Actuarial Valuation

Actuarial Valuation

An Actuarial Valuation is a comparison of a pension plan’s assets and liabilities performed by an actuary. We require Actuarial valuations to assess the long-term viability of a defined benefit pension plan. Also, we can use plan sponsors as a decision-making tool. Read more about ind as 19 and AS15 R

As we know benefit pension plan has financial commitments that will take over many years. Also according to our current data, new retirees are to receive their pensions for approximately 30 years, with their beneficiaries receiving the benefit for an additional 4.8 years. Because they will not be making contributions during this time, the plan sponsors must ensure that TRAF has enough assets to make those payments when they become due. We must read about Actuarial Valuation of Gratuity.

Actuarial Valuation Types


The actuarial valuation prepared on a “going-concern” basis is the focus of TRAF. Also a going-concern valuation evaluates a pension plan under the assumption that it will continue indefinitely into the future.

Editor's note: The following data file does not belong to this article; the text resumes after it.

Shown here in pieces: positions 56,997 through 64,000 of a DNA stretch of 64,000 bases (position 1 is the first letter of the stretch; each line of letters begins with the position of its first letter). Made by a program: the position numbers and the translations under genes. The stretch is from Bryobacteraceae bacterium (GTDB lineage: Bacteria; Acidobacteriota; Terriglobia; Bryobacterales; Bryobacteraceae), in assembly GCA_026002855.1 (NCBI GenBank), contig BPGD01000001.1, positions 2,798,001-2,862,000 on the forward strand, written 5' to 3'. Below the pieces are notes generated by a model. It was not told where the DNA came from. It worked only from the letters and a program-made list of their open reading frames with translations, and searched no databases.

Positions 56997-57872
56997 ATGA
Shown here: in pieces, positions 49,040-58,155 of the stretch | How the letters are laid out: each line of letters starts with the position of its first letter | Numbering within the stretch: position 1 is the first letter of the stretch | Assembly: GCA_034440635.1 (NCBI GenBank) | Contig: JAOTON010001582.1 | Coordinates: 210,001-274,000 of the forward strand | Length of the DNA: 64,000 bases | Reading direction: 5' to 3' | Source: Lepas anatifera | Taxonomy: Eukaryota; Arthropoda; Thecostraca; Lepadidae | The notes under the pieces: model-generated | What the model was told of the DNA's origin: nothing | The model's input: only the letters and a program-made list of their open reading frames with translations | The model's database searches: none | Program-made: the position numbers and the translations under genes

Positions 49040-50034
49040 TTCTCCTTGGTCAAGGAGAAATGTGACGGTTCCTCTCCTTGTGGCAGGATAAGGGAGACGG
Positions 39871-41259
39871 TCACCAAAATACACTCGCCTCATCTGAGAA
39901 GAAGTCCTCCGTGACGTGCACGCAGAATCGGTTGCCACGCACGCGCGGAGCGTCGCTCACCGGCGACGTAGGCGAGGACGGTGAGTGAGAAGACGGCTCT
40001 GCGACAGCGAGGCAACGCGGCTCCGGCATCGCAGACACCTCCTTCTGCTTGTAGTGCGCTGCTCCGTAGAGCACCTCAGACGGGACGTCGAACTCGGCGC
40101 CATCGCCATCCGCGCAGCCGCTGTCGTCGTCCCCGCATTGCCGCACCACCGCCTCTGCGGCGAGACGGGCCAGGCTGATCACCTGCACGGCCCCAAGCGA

We assume and predict many future events when performing an actuarial valuation or projecting the funded status over time. These assumptions include, among others:

  • How long will representatives work?

  • What percentage raises they will receive

  • When will they retire? How long will individuals live?

  • How much will TRAF revenue from its investments?

Before selecting each actuarial assumption, significant time and effort is expended so that TRAF can estimate the plan’s future financial condition. However, that actual experience may differ from the assumptions made. Also TRAF conducts stress testing and sensitivity analysis on key assumptions to better understand the impact of experience that differs from the actuarial assumptions.

Actuarial Valuation Terminologies:


1. Accrued Assets;

2. Accrued Liabilities;

3. Future Assets;

4. Future Liabilities;

5. Surplus/Deficit; and

6. Funded status.

Market Practice Regarding Actuarial Valuation Of Leave Schemes?


Companies, unlike gratuities, have a great deal of leeway in designing the terms and rules of their leave benefit schemes. Companies, for example, can decide

  • How many leaves to award each year (subject to any regulatory minimum),

  • Whether these leaves can be carried forward and for how long, and so on.

  • Unused leaves can be Encashed, and

  • Whether they can be Encashed while in service or only on exit.



The exhibit related to the reconciliation of Defined Benefit Obligation’ is by far the most important part of an actuarial report. Most accounting standards require this disclosure, which provides an analysis of the DBO’s   movement. 

Also Read : Get Detail Valuation Service by Mithras Consultants Gratuity Provision  ind as 19 Warranty Valuation

Employee Benefits Actuarial Benefits Gratuity Valuation AS15 R

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